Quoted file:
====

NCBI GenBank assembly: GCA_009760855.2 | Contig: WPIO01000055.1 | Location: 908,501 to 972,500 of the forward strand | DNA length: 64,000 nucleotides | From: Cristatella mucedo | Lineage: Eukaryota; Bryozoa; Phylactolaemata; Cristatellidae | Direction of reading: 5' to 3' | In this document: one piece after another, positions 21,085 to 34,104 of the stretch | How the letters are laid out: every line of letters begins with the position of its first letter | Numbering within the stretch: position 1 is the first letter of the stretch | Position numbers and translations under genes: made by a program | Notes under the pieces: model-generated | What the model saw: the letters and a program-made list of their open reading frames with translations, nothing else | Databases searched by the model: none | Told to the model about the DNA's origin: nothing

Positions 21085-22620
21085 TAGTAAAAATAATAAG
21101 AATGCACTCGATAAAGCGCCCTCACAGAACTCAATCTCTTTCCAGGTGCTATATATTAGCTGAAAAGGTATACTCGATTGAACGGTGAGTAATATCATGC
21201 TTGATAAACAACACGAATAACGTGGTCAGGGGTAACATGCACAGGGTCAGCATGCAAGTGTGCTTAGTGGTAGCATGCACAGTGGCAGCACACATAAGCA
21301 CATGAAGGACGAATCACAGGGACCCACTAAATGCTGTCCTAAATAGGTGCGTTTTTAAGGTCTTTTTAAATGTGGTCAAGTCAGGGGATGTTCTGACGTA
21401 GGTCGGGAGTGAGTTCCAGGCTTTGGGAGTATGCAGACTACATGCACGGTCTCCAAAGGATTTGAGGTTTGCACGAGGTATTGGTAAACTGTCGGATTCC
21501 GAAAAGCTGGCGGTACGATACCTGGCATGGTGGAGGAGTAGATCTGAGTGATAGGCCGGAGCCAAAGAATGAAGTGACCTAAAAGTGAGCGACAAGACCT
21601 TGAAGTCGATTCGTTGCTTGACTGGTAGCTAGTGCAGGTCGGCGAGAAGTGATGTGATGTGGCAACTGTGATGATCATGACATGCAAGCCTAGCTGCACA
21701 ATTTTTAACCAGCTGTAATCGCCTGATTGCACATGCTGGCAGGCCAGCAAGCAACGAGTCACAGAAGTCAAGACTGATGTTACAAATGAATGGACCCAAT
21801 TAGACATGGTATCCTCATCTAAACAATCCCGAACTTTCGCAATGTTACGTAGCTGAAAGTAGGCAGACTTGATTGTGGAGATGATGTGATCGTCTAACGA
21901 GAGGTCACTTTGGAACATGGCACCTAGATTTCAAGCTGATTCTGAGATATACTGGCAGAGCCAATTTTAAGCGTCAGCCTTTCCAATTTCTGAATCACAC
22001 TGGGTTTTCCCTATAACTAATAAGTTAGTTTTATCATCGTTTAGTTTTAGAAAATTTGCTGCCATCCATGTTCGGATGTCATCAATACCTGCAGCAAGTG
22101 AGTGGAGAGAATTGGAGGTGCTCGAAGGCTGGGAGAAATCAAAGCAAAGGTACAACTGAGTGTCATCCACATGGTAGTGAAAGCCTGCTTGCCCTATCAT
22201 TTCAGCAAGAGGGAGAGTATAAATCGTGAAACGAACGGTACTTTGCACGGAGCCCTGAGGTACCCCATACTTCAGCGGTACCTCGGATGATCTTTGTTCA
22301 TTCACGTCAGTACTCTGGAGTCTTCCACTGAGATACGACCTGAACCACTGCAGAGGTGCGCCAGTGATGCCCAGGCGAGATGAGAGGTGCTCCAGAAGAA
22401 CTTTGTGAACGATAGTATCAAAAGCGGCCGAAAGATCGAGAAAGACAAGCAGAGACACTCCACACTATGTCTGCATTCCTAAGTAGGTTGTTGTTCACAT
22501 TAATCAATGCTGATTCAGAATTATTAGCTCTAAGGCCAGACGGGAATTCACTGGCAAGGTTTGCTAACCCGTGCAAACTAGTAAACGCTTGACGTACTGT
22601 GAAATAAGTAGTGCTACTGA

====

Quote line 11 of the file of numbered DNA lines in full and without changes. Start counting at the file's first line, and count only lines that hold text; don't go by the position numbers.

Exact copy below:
21801 TAGACATGGTATCCTCATCTAAACAATCCCGAACTTTCGCAATGTTACGTAGCTGAAAGTAGGCAGACTTGATTGTGGAGATGATGTGATCGTCTAACGA